i was in church today when i read a flyer with this quote on it:
Motherhood is not a hobby, it is a calling. You do not collect children because you find them cuter than stamps. It is not something to do if you can squeeze the time in. It is what God gave you time for. -Rachel Jankovic
my first thought was, wow, that’s so powerful and so true. i need to remember that more in my life–i should start putting my kids first more often.
and then i was like, wait.
first, a disclaimer: i don’t know who this rachel jankovic person is, and i honestly don’t have the time or desire to find out. i understand i’m not doing my bloggerly duty when i post an entry without having done an adequate amount of research, but it’s been a while since i wrote an uninvestigated, unfiltered rant on something, so i figure now is as good a time as any.
in case you don’t know me, some background: i have two children, ages four and two, and for the last four and a half years up till august, i was a stay-at-home-mom. since the end of august this year, i have been attending graduate school, working, and pretty much neglecting my housewifish and motherly duties–to a shameful degree, really–as i attempt to make something of myself. something having little to do with my family, other than that i would like for them to be proud of me. but i’m not deluding myself: i know going back to school is mostly about me, and i’ve come to terms with that. in other words, i’ve done the “dedicate self in entirety to family” thing, and now i’m doing the “must. talk. to. adults.” thing, so i’ve seen both sides of the coin. not to say that i’m any sort of expert on anything (other than which kind of skittles are the best–that, i have a lot of experience in), but i feel qualified enough to speak for myself.
and what does myself have to say? myself says that rachel jankovic has fallen out of the cuckoo tree, and maybe hit her head a couple (hundred. a couple hundred) times on the way down. i don’t disagree with the statement that motherhood is a calling. no indeed, i do not. it for sure is–for some women. for others, motherhood is a one-night stand, or an unexpected blessing that may have come from a tragic circumstance; an accident that turned out to be the best decision ever made, or perhaps a choice made on a whim. i don’t mind that rachel chooses to define motherhood as a calling for herself, but why must she make women who’ve stumbled onto motherhood in a totally different way to feel like they’re somehow failures?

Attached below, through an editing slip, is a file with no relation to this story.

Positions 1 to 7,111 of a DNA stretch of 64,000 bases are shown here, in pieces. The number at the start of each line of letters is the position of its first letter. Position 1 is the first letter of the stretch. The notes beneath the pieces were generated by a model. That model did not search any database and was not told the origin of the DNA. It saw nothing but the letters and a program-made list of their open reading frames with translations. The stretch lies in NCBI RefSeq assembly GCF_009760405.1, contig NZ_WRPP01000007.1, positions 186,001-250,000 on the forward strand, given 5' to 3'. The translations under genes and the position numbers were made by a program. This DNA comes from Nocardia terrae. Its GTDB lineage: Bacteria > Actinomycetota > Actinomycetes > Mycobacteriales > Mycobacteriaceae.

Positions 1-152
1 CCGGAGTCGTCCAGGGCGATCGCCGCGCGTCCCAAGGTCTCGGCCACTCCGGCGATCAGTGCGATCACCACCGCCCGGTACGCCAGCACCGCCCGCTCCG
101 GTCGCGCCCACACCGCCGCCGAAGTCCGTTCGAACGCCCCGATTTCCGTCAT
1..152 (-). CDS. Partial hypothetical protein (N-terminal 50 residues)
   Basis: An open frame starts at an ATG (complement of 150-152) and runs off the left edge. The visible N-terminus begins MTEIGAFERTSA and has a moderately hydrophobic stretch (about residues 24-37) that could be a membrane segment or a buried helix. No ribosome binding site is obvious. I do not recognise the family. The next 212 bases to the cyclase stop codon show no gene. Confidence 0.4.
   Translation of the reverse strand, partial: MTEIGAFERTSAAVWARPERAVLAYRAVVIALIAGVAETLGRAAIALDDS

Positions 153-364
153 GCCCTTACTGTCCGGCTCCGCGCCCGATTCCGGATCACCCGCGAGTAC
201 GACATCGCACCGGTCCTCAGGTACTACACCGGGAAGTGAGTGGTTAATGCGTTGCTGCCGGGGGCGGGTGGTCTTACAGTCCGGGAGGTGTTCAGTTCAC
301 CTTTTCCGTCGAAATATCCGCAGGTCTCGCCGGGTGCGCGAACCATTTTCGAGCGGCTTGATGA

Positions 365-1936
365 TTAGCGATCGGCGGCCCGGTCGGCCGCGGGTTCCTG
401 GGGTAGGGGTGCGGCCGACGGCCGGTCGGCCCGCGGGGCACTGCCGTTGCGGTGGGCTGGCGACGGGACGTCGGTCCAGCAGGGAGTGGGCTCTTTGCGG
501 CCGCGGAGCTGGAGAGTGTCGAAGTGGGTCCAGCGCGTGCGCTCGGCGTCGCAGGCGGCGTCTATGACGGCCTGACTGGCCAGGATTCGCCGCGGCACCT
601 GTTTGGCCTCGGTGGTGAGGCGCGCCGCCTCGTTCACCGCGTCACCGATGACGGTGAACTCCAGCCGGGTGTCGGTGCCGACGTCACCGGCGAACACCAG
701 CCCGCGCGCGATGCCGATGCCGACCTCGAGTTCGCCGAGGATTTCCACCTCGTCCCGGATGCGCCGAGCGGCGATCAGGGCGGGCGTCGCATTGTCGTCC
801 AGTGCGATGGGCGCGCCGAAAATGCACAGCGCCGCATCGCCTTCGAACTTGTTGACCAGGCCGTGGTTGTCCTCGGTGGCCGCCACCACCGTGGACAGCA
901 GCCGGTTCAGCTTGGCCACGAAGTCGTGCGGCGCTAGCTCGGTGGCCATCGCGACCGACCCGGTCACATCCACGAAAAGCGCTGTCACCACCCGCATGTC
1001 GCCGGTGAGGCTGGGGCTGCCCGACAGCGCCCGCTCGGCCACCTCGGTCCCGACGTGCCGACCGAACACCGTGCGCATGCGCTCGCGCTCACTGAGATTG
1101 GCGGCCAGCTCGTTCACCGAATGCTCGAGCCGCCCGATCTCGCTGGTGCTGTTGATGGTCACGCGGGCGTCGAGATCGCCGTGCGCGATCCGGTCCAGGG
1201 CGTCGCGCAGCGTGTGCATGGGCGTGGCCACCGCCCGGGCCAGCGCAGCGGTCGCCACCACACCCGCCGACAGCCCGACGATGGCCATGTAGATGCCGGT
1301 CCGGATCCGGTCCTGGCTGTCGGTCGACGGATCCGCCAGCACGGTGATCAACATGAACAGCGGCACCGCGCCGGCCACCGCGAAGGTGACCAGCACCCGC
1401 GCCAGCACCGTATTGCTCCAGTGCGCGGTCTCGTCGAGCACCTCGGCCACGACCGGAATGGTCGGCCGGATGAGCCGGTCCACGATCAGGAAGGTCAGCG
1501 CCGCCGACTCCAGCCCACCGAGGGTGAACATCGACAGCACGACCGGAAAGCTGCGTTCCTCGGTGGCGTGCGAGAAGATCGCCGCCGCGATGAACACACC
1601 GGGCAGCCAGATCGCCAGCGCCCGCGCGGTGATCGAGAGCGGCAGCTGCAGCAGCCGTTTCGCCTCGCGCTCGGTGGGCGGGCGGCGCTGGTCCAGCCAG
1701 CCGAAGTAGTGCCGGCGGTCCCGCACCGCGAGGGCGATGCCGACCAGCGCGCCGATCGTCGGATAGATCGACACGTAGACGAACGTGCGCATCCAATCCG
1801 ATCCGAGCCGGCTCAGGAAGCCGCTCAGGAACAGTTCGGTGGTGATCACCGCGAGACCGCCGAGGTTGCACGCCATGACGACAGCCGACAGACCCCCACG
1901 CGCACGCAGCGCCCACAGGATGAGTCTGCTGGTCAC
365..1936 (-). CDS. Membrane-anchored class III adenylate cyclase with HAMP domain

and then she has to go and say that motherhood is “what God gave you time for.” and to that, i blow a huge raspberry. as far as i’m concerned, God gave us time on this earth to prove OURSELVES. and yes, part of proving myself in this life is doing right by my children, and i do agree with her that we will be held accountable for the way in which we raise our children. however, my children are separate people. got that? they are different human beings, rachel.
but the big no she di’int comes later in her post:
We should run to to the cross. To death. So lay down your hopes. Lay down your future. Lay down your petty annoyances. Lay down your desire to be recognized. Lay down your fussiness at your children. Lay down your perfectly clean house. Lay down your grievances about the life you are living. Lay down the imaginary life you could have had by yourself. Let it go.
there are so many things wrong with this paragraph, i’m not even going to try to make sense of it–i know that’s a major transgression in terms of persuasive writing (or at least that’s what i tell my students day after day), but i have enough faith in whomever reads this to at least understand where i’m coming from.
like i said, i don’t disagree with the basics here. i am with rachel in the sense that we should live more humbly, be happy with the blessings we’ve been given and strive to serve others. but what she’s talking about here is wholesale martyrdom, and i don’t know why that’s appealing to people, but it’s not what God is asking of us, at least not right now. perhaps there will be a time when i will be required to lay down my life for my faith, but that day is not today, and why would i want it to be? why can’t i relish the everyday that i experience right now, and hope that tomorrow will be even better–that i will get an A instead of a B+, that i will have time to clean my house, that i will fight less with my children? none of those improvements would come to pass if i were to “lay down my hopes,” as rachel suggests–my hopes are often the only thing spurring me on to be better, to be the best, which is what i want to be, whatever rachel jankovic might have to say about that.
i don’t know, perhaps i am misunderstanding or even willfully misinterpreting this woman, and if so, my bad. i’m not going to say i apologize, because i really don’t. i’m not sorry that i disagree with her, and honestly, i feel like i was kind of holding back, if only for the sake of trying to sound less biased than i really am. if i were being completely uninhibited, i would’ve just said “this is stupid” and left it at that. look at me, being all reserved and stuff. lawlz guys, i’m a grownup.